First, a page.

Something I've heard a lot more commonly since having such an, ahem, terrible leader here in the U.S. is that the Holocaust didn't happen overnight. Jewish people didn't go from living their lives without a care in the world to concentration camps and gas chambers overnight. They were first outcasted, separated. They were seen as "other", and when making a group of people be persevered as "other", it allows the non-others to more easily accept the treatment of others.
"We were sent to Buna and were set to work. After a few months there, I went for a walk one day and saw a few tomatoes growing. I was starving by then so I tried to take them and was given a beating so severe, I don't know how I survived it. I still have scars from it today. I was taken to the hospital and knew the rule: if you didn't heal in 4-5 days, they'd take you to Birkenau and you'd be gassed." -Joseph Mandrowitz (2)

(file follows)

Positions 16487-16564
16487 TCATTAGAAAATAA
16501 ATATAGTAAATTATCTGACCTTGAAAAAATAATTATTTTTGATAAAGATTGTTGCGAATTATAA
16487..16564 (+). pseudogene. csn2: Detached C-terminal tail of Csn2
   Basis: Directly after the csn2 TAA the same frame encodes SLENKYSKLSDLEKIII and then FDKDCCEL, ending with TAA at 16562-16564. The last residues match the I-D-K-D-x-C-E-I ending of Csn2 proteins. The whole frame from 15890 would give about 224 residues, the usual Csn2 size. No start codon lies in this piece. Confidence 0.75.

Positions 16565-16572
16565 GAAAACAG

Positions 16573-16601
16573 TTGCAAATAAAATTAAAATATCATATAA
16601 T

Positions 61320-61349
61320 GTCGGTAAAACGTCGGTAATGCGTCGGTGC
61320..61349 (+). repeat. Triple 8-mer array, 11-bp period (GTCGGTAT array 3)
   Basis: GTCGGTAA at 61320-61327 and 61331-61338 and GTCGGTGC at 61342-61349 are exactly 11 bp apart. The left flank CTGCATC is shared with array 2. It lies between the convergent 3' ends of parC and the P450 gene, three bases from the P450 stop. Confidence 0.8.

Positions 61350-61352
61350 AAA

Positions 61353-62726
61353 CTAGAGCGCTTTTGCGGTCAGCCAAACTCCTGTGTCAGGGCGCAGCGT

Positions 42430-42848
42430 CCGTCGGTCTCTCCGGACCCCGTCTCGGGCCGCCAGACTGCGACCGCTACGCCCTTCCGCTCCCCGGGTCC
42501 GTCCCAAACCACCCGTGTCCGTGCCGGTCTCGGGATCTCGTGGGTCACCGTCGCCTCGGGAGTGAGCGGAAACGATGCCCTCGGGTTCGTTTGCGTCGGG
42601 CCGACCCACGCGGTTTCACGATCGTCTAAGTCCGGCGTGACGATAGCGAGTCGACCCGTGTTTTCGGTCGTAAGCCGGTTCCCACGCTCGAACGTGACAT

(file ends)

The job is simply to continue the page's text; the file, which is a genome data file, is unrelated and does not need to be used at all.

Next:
You've seen the pictures of the people in Auschwitz. They were so skinny and starved that their bones were completely visible. So not only were they starved, but when they got even the tiniest opportunity to eat, they were beaten within inches of their lives.
"My mother was 4 months pregnant when we arrived. Had we arrived just 2 days earlier, we would have been gassed"..."We arrived on 2 November and on 30 October, 18,000 mothers and children who had arrived from Theresienstadt were killed." -Eva Umlauf (2)
I remember learning about the Holocaust (albeit briefly) in middle school, and remember so clearly reading about how people would arrive and immediately be put into gas chambers by the thousands. To have your life spared by a couple of days seems miraculous, but to still have to live in a concentration camp only to be liberated to find that everyone you knew and loved had died doesn't make either option sound good.